Nairobi's airport insecurities
The first U.S.-Kenya nonstop flight in 20 years has been delayed a little longer, apparently over security concerns at East Africa's biggest airport.
The inaugural Delta Airlines flight from Atlanta to Nairobi was due to arrive at Jomo Kenyatta International Airport this afternoon for a ceremony, but the airline announced yesterday that it was postponing the direct service indefinitely "following a decision by the U.S. Department of Homeland Security that the agency required more time to review these flights."
The Atlanta Journal-Constitution, Delta's hometown paper, reports that "it's the first time the Homeland Security Department’s Transportation Security Administration has denied international service by a U.S. carrier."
(Another new Delta service, nonstop from Atlanta to Monrovia, Liberia, was also put off for security reasons, the airline said.)
The Government of Kenya, which has been extremely eager to get this flight off the ground (ahem), could barely hide its annoyance. It issued a terse statement saying: "The reasons for the postponement by Delta are still not very clear.
"The Government of Kenya has complied with all the additional security measures requested by Delta and Nairobi airports' security is excellent (emphasis added)."
Well, let's not get carried away.
Anyone who has flown through JKIA knows it can be, on its best days, an experience I will charitably describe as pleasantly chaotic. ("Pleasant," I suppose, only if you've planned ahead, checked in online, confirmed the inevitable flight delay, still reached at least 90 minutes before the scheduled departure -- and learned over the years which security directives you must follow and which are, shall we say, open to interpretation.)
It starts at the entrance off the highway, where cops stand outside the boom gate and wave drivers to the side based on a rough guess of how likely the driver's license is to be expired (thereby requiring a minimum 200-shilling [$2.50] bribe...I mean fine). It's a blatantly racist and utterly predictable system: if a Kenyan is driving and I'm in the passenger seat, inspection; if I'm driving, no inspection.
Then you get to the security before check-in, which can be haphazard. The metal detectors seem to work, but the luggage belt is one of those interpretive exercises. They've put up signs, for example, asking people to remove their laptops and place them into bins, but I've never done this -- figuring it wastes valuable seconds better spent in the departure lounge. More importantly, no one has ever stopped me.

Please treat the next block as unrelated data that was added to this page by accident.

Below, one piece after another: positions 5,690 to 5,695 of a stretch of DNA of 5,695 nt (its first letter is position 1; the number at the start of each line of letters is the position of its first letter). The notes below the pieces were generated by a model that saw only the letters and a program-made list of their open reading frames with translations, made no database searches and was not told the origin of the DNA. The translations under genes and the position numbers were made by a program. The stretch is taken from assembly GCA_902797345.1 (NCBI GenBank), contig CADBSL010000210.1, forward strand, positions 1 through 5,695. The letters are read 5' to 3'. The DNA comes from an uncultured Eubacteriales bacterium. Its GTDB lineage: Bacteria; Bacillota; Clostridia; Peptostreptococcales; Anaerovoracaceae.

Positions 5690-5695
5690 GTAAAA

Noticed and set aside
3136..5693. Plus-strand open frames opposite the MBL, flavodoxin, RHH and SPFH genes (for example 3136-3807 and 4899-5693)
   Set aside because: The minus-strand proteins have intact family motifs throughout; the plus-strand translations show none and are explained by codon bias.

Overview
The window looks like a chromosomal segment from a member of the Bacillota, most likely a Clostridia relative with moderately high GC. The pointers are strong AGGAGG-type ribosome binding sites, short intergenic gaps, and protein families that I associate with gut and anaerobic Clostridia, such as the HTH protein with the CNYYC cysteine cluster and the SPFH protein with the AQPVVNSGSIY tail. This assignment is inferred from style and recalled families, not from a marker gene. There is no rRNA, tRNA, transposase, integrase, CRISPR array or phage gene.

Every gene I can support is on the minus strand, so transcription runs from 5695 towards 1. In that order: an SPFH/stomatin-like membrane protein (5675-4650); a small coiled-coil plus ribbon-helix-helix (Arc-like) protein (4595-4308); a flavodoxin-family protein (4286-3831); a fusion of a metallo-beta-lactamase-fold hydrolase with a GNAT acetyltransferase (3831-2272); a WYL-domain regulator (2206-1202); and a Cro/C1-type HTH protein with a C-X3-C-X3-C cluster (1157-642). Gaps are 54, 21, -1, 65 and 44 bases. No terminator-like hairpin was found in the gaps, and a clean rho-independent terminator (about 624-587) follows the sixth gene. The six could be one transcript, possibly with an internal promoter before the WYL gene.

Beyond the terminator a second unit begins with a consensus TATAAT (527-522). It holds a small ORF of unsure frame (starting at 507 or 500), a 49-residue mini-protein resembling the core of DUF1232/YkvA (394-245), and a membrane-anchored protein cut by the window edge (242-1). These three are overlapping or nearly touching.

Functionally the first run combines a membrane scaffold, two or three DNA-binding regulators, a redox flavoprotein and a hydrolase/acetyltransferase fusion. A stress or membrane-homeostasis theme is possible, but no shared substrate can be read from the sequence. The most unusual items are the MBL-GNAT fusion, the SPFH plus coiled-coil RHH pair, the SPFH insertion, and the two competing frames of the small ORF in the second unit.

Inside the terminal is where you really start to raise your eyebrows. For a start, as others have pointed out, there's no separate departure and arrival lounge. Everyone comes through the same narrow, dingy, often stinking corridor. This has to be one of the things that TSA is worried about.
Then, at the gate for the final security check, things get fuzzy again. The airport recently barred unsealed liquids on flights, which most airports did years ago but JKIA is ill-equipped to enforce. Before a recent 9-hour plane journey to Somaliland, I bought a bottle of water in the terminal and brought it to the gate, where I was informed that I couldn't bring the water on the flight because it wasn't sealed. "New policy," they said.
Rather than leaving the water behind (risking dehydration) or chugging a liter right there (risking having to enter the lavatory on an African Express flight) I waited for the security guard to avert her eyes and then walked purposefully toward the gate, water in hand. Another guard watched this all happen, and she smiled as I passed.
When boarding flights, most gates at JKIA don't use jetways. I'll confess I don't know exactly why this is. (The Europe-bound flights on Emirates, BA, KLM and other major carriers use jetways, as Delta probably would have.) Instead, on seemingly all Africa-bound flights, you walk down a long ramp onto the tarmac, where you might see 10-15 planes with their engines running and doors open. For a few seconds, you're not sure where to go.
In those brief moments I've often dreamed of skipping my flight to Khartoum or Addis and finding the flight to the Seychelles instead. Eventually, however, an airport agent appears and directs people to their plane, so you see these lines of dazed-looking passengers trooping along the tarmac toward what they hope is their flight.
Finally, we can't forget the ridiculous incident in June 2006, when two "Armenian brothers" with shadowy links to President Mwai Kibaki's government barged into the baggage claim area and prevented customs from inspecting nine suitcases owned by a female friend who'd flown in from Dubai. (It was later determined that the men weren't brothers, and might actually have been Russian, but I digress.) As Corriere Della Sera reported, "One of the two brothers produced a pistol and then the pair took the woman by the arm, seized the suitcases and marched off with a shout of 'You don’t know who we are.'"
Security has been ramped up since then, but all of this can't make the folks at TSA very comfortable. While it's not clear what exactly they're concerned about, there are obviously some issues to choose from.
It's bad news for Delta, which is desperately looking for new markets to stave off financial troubles. Most of the passengers booked on Atlanta-Nairobi were rebooked on KLM through Amsterdam, while others were rerouted on Air France and Kenya Airways flights. Some folks, though, will apparently have to spend tonight in Johannesburg. Now that's a really nice airport.